Scientists have long been aware of the fact that galaxies are growing in volume when they swallow up other, smaller galaxies. This process is part of the cosmic evolution. Evidence of this is the cosmic auras (halo) in which the stars of the cannibalized galaxies can be spotted, Science Alert writes.
All this applies in full force for Andromeda (also known as M31) – our closest neighbor. The galaxy has a huge and virtually invisible halo of stars that is bigger than itself. For a long time, scientists thought it had come from a number of small mergers. However, thanks to a new study by astronomers at Michigan University, it is clear that Andromeda’s halo is the result of the cannibalization of a giant galaxy about 2 billion years ago.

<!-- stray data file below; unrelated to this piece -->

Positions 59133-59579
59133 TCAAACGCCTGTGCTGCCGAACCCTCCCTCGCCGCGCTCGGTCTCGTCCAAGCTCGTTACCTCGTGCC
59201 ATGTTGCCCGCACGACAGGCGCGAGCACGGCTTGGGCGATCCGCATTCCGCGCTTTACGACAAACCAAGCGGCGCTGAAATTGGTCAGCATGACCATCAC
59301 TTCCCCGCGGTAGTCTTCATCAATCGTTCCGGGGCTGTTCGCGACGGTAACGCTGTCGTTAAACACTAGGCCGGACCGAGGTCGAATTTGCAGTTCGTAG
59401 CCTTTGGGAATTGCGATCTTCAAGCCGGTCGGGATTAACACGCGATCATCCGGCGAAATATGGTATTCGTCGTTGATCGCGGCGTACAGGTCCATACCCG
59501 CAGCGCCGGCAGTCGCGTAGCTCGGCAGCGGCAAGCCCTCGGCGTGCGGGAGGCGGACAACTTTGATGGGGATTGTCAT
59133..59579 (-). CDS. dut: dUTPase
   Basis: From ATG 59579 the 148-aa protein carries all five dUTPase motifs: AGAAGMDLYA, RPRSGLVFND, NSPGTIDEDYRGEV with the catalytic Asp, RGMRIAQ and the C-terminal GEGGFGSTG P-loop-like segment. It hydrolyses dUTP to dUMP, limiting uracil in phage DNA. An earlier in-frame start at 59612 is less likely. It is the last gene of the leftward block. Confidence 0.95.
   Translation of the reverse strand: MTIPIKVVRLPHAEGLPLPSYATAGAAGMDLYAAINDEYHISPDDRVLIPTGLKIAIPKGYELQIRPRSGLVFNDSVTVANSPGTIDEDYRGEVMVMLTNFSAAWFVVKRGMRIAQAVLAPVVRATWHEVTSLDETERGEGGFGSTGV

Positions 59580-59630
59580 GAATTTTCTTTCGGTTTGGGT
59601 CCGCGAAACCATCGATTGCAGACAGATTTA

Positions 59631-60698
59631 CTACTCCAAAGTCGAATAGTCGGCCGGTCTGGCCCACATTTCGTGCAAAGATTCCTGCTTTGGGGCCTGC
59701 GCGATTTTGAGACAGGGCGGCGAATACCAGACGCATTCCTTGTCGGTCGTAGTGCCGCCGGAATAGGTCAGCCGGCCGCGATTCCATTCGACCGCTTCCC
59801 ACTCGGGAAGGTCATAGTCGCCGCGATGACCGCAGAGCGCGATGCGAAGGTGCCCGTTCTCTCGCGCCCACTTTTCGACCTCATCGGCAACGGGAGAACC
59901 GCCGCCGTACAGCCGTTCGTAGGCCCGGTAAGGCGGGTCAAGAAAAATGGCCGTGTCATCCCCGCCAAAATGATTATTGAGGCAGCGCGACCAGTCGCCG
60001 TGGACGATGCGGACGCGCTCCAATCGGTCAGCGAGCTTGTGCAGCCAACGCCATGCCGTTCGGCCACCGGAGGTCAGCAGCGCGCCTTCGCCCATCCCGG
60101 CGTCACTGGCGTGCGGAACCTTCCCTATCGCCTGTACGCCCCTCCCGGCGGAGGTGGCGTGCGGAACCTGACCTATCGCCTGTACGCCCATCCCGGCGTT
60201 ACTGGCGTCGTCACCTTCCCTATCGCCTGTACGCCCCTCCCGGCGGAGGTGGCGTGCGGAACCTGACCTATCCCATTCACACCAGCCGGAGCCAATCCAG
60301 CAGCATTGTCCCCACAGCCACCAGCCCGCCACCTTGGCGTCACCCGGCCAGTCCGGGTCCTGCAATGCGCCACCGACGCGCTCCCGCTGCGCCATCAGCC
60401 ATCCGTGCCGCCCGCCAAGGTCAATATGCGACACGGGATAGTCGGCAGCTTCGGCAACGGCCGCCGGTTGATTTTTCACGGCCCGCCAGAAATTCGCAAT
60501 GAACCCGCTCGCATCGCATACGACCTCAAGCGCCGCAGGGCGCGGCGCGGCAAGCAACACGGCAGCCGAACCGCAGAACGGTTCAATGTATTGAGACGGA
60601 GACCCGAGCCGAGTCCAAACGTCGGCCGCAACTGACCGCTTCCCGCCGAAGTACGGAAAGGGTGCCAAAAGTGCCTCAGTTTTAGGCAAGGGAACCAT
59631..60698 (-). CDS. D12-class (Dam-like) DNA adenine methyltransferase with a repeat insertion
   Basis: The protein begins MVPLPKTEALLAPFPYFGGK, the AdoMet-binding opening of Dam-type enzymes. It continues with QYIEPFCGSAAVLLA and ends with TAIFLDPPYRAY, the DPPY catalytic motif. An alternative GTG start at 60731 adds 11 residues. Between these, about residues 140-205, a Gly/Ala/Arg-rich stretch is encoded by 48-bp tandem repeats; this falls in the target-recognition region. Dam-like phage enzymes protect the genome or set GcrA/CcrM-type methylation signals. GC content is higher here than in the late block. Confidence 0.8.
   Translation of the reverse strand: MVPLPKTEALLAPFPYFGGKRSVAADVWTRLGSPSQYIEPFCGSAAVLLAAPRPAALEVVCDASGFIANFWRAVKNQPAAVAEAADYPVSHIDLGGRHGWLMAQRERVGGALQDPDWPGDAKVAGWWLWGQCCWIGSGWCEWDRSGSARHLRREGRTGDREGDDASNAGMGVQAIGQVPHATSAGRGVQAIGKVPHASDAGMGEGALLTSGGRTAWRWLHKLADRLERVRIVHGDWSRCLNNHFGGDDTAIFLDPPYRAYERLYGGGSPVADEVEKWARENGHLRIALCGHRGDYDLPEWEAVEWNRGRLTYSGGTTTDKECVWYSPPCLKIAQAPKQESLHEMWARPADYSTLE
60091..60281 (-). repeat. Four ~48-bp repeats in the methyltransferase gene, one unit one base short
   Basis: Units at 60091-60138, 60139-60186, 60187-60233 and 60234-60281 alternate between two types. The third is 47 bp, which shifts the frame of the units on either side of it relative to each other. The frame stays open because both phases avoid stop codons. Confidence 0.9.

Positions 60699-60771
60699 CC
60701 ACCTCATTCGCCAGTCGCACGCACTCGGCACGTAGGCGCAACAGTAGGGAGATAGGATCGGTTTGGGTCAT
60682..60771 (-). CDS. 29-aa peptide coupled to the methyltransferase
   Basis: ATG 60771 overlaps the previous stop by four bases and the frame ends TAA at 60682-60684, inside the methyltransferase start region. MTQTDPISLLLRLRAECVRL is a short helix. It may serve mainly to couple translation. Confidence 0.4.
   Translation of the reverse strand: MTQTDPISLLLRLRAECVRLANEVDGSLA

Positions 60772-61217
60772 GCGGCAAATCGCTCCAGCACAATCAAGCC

Scientists hope that by exploring the debris of this galaxy more thoroughly, they will be able to understand more about how disk galaxies (such as the Milky Way) have evolved and have not succumbed to cannibalization.
From the simulations, it is clear that the former giant (called M32p) was about 20 times larger than any other galaxy that once merged with the Milky Way. In other words, M32p was probably the third largest member of the “Local group” (after Milky Way and Andromeda).
The new discovery will help astronomers learn how galaxies like the Milky Way and Andromeda grew during the merger, but will also help unravel a longstanding mystery – how it was formed M32 – the satellite galaxy of Andromeda.